"Working for Opera Software's QA department gives you in-depth perspectives on the web's wild and varied coding practises," writes Hallvord R. M. Steen. "I still wasn't prepared for the curious solutions that power the menu on the new Israel Railways website."

"The coding is unbelievable," Hallvord continues. "Diving into the website's source code shows that its coders must have fallen asleep during the what's the point of XSLT lesson. It's more like an XML parser/serializer stress test than a production site."

For those unaware (wake up Railways developers!), the XSLT markup/programming language is widely used to transform one sort of DOM into another - for example turning the DOM of a generic XML file into valid XHTML. Much of the benefit is that you're working on DOM trees, making it hard or impossible to create syntactically invalid pages. Of course, like most tools, XSLT can be horribly abused, and the Railways website does a pretty impressive job of that:

<xsl:template name="inner-text-tag-open">
  <xsl:if test="$is-mz-impl">
    <xsl:comment>nwlt</xsl:comment>
  </xsl:if>
  <xsl:text disable-output-escaping="yes"><</xsl:text>
</xsl:template>

<xsl:template name="inner-text-tag-close">
  <xsl:text disable-output-escaping="yes">></xsl:text>
  <xsl:if test="$is-mz-impl">
    <xsl:comment>nwgt</xsl:comment>
  </xsl:if>
</xsl:template>

<xsl:template name="inner-text-element-open">
  <xsl:param name="element-name"/>
  <xsl:call-template name="inner-text-tag-open"/>
  <xsl:value-of select="$element-name"/>
  <xsl:text disable-output-escaping="yes"> </xsl:text>
</xsl:template>

<xsl:template name="inner-text-element-close">
  <xsl:param name="element-name"/>
  <xsl:call-template name="inner-text-tag-open"/>
  /
  <xsl:value-of select="$element-name"/>
  <xsl:call-template name="inner-text-tag-close"/>
</xsl:template>

The purpose of the preceding code was to concatenate bits of text (<, /, >, etc) into something like this:

<div></div>

Of course, to get the other useful parts of the string (attributes, inner contents), the rest of the giant XSLT (and perhaps the other giant XSLT) is required.

Hallvord, who clearly spent much more time trying to understand the XSLT mess, explains further:

When they in their wisdom chose to generate markup inside text nodes with their XSLT they run into the familiar problem: when is < going to start a tag and when is it going to live in a text node? Hence, < is sometimes escaped as < to create proper text nodes with HTML source-as-text in them (as for example the instance of < in the code above). Now, of course when they set innerHTML they do not want this < to appear as a literal < so they do some pre-processing: all < and > they want to change into proper < and > before setting innerHTML have a comment node next to them...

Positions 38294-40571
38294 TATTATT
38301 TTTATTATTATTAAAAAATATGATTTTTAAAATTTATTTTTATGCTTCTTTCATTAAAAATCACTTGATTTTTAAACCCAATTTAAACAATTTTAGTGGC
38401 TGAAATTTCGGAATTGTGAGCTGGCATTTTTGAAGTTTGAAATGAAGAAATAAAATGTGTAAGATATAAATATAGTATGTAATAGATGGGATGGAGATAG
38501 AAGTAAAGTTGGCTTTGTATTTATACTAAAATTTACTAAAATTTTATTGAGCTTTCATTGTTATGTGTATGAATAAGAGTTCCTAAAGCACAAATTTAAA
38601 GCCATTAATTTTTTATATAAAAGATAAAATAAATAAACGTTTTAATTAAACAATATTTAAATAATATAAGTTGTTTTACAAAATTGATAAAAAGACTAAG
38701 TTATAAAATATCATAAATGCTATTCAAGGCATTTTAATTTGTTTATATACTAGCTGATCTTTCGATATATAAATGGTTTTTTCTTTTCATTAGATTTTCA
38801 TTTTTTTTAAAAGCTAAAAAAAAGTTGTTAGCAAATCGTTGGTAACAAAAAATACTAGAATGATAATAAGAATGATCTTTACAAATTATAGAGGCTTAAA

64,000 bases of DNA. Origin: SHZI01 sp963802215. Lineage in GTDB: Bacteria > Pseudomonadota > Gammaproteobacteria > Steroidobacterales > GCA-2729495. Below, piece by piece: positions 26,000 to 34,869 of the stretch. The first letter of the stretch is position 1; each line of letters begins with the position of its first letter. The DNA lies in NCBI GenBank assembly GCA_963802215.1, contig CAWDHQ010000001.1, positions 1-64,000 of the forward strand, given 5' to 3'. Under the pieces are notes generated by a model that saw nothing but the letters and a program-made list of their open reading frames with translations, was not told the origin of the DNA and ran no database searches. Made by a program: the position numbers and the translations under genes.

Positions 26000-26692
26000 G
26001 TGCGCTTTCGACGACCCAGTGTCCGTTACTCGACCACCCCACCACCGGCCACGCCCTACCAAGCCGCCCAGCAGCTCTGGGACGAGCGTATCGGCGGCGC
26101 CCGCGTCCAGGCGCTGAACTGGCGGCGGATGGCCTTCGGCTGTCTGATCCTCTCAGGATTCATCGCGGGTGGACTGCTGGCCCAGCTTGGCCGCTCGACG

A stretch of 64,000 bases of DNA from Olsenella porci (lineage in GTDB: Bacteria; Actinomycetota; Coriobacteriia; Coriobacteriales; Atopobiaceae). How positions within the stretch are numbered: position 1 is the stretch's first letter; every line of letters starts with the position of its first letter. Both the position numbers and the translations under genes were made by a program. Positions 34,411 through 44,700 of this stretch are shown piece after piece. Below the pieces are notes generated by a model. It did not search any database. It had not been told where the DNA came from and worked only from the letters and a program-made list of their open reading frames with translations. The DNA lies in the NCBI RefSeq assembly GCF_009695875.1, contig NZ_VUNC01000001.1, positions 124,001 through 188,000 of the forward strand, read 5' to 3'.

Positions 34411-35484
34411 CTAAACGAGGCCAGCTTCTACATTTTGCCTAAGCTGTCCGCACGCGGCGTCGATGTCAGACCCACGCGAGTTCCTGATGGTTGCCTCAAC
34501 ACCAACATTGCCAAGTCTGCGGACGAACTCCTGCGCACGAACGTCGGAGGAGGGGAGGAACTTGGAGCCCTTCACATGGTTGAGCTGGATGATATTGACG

<!--nwlt--><TR class="nw-2r"><!--nwgt-->
<!--nwlt--><TD class="nw-2c"><!--nwgt-->

...and their pre-processing is a simple string replace...

sHtml = sHtml
   .replace(/\<!--nwlt--\></g,"<")
   .replace(/>\<!--nwgt--\>/g,">")
   .replace(/\<[\/]?tbody\>/gi,"");

And why they hate the poor TBODY so much they must strip it from the markup even though the browser will re-generate them in the DOM as soon as innerHTML is parsed I can't even begin to imagine.

Even More Fun

The good news for those with even more time on their hands is that this XSLT "cleverness" appears to be the tip of the iceberg. Digging through some of the Railways site's JavaScript, I noticed this function...

function escapeProperly(str)

...which calls...

function escapeProperlyCore(str, bAsUrl)

...which finally calls ...

function escapeProperlyCoreCore(str, bAsUrl, bForFilterQuery, bForCallback)

And then there was this bizarre array:

var LegalUrlChars=new Array
(
  false, false, false, false, false, false, false, false, 
  false, false, false, false, false, false, false, false,
  false, false, false, false, false, false, false, false, 
  false, false, false, false, false, false, false, false,
  true,  true, false, false, true, false,  false, true,  
  true,  true, false, true,  true,  true,  true,  true,
  true,  true,  true,  true,  true,  true,  true,  true,  
  true,  true, false,  true, false,  true, false, false,
  true,  true,  true,  true,  true,  true,  true,  true,  
  true,  true,  true,  true,  true,  true,  true,  true,
  true,  true,  true,  true,  true,  true,  true,  true,  
  true,  true,  true, true, false, true,  true,  true,
  true,  true,  true,  true,  true,  true,  true,  true,  
  true,  true,  true,  true,  true,  true,  true,  true,
  true,  true,  true,  true,  true,  true,  true,  true,  
  true,  true,  true,  false, false, false, false, false,
  false, false, false, false, false, false, false, false, 
  false, false, false, false, false, false, false, false,
  false, false, false, false, false, false, false, false, 
  false, false, false, false, false, false, false, false
);

And on its surface, while the data does seem strange, there is actually a good use for it:

for(var i=0; i<strLeafName.length; i++)
{
   var ch=strLeafName.charCodeAt(i);
   if(strLeafName.charAt(i)=='.' && (i==0 || i==(strLeafName.length-1)))
      return i;
   if(ch < 160 && ( strLeafName.charAt(i)=='/' || !LegalUrlChars[ch]) )
      return i;
}
return -1;

Err, something like that.